biomarker_discovery

From http://www.pfizer.ie/personalized_med.cfm


Whew… that was a lot of work! And so many people were involved: lead scientists who directed the project and got the money to fund it, researchers who do most of the work, computer people who are experts at crunching all of the data, and maybe even engineers to help run the equipment. Finding the biomarker needle in the biological haystack is difficult and takes time, money, and lots of people.  This is one of the reasons why there are only 20 FDA approved biomarkers for cancer (data from 2014).  But just because it’s difficult, doesn’t mean it’s impossible.  Furthermore, this effort is necessary to improve healthcare and decrease healthcare costs in the future.  It just might take a bit more time than we’d all like.

If you want to read more about the challenges and some of the solutions to biomarker discovery in cancer, take a look at this scientific article.  Or read about some successes from right in our backyard at Arizona State University on identifying biomarkers for the early detection of ovarian cancer and breast cancer.

 

What is a biomarker? A cornerstone of personalized medicine.

What is a biomarker? Biomarkers are biological measures of health or disease and are a cornerstone for personalized medicine.Historically, diagnosing a disease was based on symptoms. This reminds me of a joke.  A patient goes to see the doctor and tells him “Doctor, I hurt everywhere.” The patients touches his head “I hurt here”, he touches his arm “I hurt here”, he touches his stomach “I hurt here” and on and on.  The doctor looks at him and says “I know what’s wrong with you!  You have a broken finger!”

No one wants to be diagnosed or misdiagnosed with a broken finger. This isn’t to say understanding symptoms and using this information to contribute to a diagnosis isn’t important.  But what if…
…symptoms don’t lead to an obvious diagnosis?
…two patients have the same symptoms, but different diseases?
…two patients have the same disease, but different causes – either the root cause is different or they both have lung cancer but the genetic mutations in each cancer is different.  In this case different treatments would be are needed.
…two patients have different diseases, but similar causes – maybe they both have the same genetic mutation in two different kinds of cancer –  so the same treatment can be used?

biomarkerThis is where biomarkers come in.  Biomarkers are things in the body that can be measured to give us information about a disease or other condition.  Biomarkers can be a variety of things including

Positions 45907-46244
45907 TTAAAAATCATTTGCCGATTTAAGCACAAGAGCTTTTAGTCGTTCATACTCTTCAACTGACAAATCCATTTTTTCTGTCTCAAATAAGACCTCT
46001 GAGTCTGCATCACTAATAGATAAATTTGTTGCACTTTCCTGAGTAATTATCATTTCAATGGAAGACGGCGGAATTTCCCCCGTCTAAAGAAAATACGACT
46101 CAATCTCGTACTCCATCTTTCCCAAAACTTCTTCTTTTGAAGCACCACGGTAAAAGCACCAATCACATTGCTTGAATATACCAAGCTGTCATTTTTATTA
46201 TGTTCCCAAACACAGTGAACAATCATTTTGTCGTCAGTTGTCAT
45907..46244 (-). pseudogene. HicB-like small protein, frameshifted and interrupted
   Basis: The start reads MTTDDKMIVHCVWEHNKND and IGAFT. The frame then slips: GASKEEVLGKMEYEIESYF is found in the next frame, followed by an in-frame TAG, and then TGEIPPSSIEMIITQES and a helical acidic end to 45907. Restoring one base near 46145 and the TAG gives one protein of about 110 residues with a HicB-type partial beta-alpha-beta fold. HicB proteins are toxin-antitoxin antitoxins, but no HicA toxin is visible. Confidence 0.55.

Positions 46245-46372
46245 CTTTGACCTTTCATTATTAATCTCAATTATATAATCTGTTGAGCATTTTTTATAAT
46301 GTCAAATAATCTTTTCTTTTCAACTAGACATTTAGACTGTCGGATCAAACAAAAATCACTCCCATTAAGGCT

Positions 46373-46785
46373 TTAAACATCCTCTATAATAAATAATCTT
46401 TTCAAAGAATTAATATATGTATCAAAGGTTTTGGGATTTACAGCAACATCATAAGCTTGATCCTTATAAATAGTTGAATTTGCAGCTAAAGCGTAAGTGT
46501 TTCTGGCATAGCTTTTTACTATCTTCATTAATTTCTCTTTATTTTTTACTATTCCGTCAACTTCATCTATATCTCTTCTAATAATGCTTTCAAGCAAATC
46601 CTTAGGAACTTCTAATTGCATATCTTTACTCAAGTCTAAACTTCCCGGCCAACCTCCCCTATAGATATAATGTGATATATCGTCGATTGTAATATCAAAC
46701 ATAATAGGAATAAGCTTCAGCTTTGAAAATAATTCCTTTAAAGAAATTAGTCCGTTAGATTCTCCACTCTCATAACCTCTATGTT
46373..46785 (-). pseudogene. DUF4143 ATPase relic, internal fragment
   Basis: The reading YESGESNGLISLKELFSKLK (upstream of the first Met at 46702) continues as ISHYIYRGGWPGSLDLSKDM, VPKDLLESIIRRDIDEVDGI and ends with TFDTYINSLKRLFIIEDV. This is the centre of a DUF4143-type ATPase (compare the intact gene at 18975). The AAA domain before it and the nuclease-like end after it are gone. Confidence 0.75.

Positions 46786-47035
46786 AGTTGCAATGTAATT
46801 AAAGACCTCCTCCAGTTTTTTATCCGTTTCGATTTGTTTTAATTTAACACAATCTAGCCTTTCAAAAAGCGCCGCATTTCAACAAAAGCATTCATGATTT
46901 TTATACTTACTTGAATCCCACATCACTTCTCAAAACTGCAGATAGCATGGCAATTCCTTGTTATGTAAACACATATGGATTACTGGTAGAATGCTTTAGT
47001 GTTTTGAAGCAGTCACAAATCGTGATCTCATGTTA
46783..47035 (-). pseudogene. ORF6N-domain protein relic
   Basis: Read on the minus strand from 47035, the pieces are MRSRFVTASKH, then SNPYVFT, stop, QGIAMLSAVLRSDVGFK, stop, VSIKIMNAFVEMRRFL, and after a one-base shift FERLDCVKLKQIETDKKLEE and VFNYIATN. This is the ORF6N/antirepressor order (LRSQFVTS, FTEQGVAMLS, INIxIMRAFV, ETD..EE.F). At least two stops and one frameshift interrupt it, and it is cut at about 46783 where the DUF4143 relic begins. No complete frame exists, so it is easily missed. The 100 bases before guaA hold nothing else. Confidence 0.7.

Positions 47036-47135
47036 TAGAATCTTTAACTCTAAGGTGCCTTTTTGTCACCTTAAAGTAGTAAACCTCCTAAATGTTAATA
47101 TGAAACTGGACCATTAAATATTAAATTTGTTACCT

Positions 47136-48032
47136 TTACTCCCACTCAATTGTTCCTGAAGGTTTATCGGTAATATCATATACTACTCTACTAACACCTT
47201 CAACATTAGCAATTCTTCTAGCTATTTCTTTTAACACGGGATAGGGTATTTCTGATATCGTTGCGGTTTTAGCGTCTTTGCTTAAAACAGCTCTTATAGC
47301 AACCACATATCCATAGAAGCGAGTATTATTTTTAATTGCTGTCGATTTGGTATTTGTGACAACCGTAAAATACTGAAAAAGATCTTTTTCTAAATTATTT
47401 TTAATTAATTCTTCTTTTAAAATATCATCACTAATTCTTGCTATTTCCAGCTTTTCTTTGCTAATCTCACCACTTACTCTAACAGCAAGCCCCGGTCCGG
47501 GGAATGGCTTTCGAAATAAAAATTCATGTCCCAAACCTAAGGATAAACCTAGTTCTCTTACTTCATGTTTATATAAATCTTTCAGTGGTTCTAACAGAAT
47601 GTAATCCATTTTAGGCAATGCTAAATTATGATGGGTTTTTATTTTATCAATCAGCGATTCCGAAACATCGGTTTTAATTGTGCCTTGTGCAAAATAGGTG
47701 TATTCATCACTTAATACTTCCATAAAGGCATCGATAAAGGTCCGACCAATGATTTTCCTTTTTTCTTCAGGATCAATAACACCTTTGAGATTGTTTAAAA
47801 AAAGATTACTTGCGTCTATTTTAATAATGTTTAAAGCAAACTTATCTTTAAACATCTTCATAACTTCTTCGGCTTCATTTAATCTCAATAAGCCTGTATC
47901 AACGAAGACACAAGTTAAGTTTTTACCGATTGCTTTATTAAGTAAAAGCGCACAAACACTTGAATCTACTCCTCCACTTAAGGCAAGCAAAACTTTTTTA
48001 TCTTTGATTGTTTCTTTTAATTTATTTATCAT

• Imaging methods
  • Genes (presence or absence)
  • Specific gene mutations
  • Proteins or antibodies
  • Metabolites
  • Microbes?

And these things can be measured to in some way indicate if the person is healthy or has a disease.  Other biomarkers may be used to detect a disease earlier than when the patient is showing symptoms.  Detecting a disease early may allow the patient to change a behavior to decrease the likelihood of developing the disease or to start treating a patient earlier when it is easier to successfully treat a disease. Biomarkers may also be used to determine the severity of a disease or whether or not the disease is progressing.

biomarker_types
Some biomarkers that you may be familiar with are cholesterol, temperature, and blood pressure.  There are a number of biomarkers for pregnancy. Home pregnancy tests look for the presence of the protein beta human chorionic gonadotropin (also called beta-HCG) in the urine.  This protein biomarker is in the blood after the zygote implants 6-12 days after fertilization.  Other biomarkers such as serum creatinine and liver enzymes are markers for kidney and liver function, respectively.

So what makes a good biomarker?  First, it needs to be different if the patients has a disease.  For example, higher than normal blood glucose levels may indicate that a patient has diabetes and these levels of blood glucose would not be found in a patient who didn’t have diabetes.  Second, the biomarker would have to correlate with the outcome.  What this means is that as the patient’s condition changes, the biomarker would also change. In the case of the patient with high blood glucose and diabetes, when the patient starts regulating their diet or taking insulin, the blood glucose levels will go down.  Third, biomarkers should be easy to access, and one of the main reasons for this is so that testing for the biomarkers isn’t too expensive.  Blood is a common location for biomarkers, including in our example of blood glucose levels.  Finally, biomarkers should be consistent.  It wouldn’t be useful to have a biomarker that changes based on whether it’s noon or midnight.  It needs to be dependent on the health of the patient.

Biomarkers are a cornerstone of personalized medicine because they allow clinicians to use symptoms along with measurable and quantifiable factors in the body (the biomarkers) to diagnose, track, and treat disease. Learn more about biomarkers in this YouTube video